Viewpoint: Longstanding management processes are holding back innovation

While strong, well-established management processes keep traditional business operations running smoothly, they can be a true hindrance to innovation, according to tech entrepreneur Steve Blank.

In an article for the Harvard Business Review, Mr. Blank described how a reliance on internal process can reduce an organization's innovation efforts to mere "innovation theater." "These processes reduce risk to an overall organization, but each layer of process reduces the ability to be agile and lean and — most importantly — responsive to new opportunities and threats," he wrote.

When organizations attempt to innovate within existing processes, they often turn to surface-level reorganization or launch activities such as hackathons and innovation workshops that may reshape company culture, but often do not result in actual deployable ideas. Eventually, these companies realize that the processes they thought would spur innovation are actually an obstacle to forward-thinking ideation.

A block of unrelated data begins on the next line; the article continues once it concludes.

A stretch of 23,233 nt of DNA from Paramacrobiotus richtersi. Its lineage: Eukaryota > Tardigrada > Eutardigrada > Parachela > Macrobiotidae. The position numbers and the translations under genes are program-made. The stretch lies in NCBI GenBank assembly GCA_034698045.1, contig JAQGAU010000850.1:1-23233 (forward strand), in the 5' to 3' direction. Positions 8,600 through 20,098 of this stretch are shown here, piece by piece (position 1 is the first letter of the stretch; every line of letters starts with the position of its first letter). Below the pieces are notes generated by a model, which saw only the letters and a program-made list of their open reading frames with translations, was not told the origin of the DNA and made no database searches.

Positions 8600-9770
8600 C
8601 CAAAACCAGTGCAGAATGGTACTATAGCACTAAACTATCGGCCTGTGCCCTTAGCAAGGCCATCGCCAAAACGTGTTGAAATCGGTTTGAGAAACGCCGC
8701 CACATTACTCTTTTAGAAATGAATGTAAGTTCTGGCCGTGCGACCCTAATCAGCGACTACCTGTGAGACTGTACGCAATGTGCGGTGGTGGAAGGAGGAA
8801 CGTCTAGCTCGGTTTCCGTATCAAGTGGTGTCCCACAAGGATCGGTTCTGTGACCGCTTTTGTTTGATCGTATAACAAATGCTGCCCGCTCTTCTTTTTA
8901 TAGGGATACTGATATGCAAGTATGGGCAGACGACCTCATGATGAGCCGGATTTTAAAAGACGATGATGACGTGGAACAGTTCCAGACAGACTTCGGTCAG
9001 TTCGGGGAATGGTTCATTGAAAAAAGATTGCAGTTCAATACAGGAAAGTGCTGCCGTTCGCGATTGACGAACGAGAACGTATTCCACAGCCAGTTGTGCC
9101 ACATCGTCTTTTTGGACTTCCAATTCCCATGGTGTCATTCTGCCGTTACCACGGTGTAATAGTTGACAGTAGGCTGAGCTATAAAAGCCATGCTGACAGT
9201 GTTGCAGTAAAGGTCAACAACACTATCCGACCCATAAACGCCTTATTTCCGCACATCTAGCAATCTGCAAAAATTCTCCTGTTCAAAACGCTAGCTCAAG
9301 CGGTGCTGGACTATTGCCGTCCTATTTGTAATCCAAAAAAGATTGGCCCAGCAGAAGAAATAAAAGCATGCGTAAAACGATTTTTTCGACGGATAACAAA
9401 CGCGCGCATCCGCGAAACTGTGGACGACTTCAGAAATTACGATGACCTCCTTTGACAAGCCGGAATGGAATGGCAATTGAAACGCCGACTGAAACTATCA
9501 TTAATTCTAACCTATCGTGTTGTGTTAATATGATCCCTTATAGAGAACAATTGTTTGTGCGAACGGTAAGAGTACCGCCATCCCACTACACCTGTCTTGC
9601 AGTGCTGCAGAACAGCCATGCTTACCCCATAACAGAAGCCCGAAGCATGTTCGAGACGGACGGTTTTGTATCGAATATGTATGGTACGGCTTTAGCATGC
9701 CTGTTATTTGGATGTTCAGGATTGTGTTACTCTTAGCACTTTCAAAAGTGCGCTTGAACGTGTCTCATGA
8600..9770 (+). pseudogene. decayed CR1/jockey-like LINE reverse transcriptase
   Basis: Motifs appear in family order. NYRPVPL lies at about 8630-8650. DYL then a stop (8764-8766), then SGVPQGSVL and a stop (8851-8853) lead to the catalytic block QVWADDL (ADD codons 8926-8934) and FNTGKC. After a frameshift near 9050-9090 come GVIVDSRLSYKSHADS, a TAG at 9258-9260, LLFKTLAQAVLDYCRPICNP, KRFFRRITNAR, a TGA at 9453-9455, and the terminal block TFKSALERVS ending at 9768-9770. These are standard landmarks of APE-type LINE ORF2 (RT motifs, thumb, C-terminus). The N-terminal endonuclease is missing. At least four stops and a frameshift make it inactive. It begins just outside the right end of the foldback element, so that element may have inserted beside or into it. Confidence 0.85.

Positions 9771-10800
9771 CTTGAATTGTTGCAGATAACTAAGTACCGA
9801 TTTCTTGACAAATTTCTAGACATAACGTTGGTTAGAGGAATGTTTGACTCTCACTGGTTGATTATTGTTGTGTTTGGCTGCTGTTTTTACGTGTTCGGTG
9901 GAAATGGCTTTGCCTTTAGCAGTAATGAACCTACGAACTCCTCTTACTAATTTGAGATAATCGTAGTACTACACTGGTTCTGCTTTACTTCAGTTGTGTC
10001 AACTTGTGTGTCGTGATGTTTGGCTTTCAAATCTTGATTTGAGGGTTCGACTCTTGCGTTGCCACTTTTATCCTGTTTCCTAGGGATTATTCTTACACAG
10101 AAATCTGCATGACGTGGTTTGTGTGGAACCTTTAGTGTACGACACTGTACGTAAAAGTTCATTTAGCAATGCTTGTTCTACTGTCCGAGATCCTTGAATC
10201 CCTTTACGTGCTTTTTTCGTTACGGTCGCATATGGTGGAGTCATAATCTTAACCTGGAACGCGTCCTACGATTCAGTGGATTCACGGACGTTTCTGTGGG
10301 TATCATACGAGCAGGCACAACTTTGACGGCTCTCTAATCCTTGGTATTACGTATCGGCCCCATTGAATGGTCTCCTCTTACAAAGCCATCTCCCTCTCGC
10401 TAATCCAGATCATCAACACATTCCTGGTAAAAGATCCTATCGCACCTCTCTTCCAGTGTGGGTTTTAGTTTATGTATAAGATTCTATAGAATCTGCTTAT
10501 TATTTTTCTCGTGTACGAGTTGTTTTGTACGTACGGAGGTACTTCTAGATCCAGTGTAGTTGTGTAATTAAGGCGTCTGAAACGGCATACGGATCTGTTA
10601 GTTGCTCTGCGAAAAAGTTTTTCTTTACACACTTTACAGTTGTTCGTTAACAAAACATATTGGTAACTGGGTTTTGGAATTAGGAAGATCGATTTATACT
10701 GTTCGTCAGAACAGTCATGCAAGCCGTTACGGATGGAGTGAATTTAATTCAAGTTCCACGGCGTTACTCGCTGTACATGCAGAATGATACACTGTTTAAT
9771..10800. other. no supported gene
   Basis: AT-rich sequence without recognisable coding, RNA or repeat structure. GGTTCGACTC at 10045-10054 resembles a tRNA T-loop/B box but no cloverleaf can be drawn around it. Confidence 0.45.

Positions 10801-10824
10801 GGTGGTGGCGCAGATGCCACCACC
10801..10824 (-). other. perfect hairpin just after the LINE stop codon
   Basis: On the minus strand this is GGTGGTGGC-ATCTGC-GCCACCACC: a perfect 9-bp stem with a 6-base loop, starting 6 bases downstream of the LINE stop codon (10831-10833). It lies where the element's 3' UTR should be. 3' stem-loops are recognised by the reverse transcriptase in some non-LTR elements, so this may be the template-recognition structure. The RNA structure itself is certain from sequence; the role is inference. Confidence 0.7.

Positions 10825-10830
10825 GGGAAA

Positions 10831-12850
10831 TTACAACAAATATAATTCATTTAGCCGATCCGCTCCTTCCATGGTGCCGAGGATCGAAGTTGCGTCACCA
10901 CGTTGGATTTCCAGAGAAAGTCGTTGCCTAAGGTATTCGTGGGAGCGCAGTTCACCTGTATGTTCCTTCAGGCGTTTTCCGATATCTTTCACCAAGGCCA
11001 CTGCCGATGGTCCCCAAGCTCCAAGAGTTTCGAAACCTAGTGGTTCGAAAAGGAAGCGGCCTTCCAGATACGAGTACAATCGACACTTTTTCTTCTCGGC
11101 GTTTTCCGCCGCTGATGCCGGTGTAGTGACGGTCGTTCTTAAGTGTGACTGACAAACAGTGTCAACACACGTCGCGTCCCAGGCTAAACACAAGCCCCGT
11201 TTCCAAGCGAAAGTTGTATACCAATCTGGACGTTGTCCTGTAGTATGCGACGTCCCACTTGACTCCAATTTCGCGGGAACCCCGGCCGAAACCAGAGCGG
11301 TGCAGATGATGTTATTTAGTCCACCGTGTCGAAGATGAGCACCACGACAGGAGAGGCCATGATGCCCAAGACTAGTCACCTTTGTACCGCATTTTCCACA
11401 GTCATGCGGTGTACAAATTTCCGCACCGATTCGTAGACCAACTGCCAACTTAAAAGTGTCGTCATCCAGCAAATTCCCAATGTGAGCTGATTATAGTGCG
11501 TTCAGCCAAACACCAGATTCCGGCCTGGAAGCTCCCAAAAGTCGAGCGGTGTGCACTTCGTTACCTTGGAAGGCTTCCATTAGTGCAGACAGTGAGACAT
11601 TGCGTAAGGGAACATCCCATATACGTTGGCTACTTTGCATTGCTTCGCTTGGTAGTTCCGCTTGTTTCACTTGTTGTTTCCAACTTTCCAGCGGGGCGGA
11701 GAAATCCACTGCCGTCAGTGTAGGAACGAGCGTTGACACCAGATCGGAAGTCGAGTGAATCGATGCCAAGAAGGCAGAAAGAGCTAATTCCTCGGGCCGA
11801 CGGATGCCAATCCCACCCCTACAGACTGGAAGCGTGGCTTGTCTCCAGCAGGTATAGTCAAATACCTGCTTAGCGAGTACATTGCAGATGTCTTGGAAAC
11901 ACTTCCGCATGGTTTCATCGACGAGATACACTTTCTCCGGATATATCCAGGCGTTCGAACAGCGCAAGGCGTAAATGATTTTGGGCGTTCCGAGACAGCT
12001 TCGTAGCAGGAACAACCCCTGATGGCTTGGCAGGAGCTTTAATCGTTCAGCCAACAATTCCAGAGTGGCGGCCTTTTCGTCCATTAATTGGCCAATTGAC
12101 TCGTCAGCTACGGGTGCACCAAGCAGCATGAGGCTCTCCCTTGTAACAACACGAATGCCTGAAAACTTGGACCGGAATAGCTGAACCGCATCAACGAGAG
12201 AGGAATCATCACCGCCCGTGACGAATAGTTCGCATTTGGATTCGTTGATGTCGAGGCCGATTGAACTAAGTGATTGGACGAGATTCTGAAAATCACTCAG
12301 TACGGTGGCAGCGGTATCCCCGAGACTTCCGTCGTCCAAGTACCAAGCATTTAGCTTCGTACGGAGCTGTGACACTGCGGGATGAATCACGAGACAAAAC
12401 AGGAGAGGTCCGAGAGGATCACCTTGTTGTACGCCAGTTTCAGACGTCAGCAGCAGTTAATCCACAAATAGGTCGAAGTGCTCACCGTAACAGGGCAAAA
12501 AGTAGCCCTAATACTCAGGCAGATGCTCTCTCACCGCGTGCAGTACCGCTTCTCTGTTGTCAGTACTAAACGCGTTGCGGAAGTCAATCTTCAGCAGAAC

Therefore, Mr. Blank wrote, "Organizational redesign, innovation activities and process reform need to be part of an overall plan." He concluded, "In sum, large organizations lack shared beliefs, validated principles, tactics, techniques, procedures, organization, budget, etc. to explain how and where innovation will be applied and its relationship to the rapid delivery of new product. We can build a mindset, culture and process to fix this."

More articles on innovation:
Texas Medical Center partners with Denmark on digital health innovation
Bill Gates: Funding scientific innovation would end malnutrition, malaria by 2040
Northeastern University establishes $50M AI institute to address challenges in healthcare

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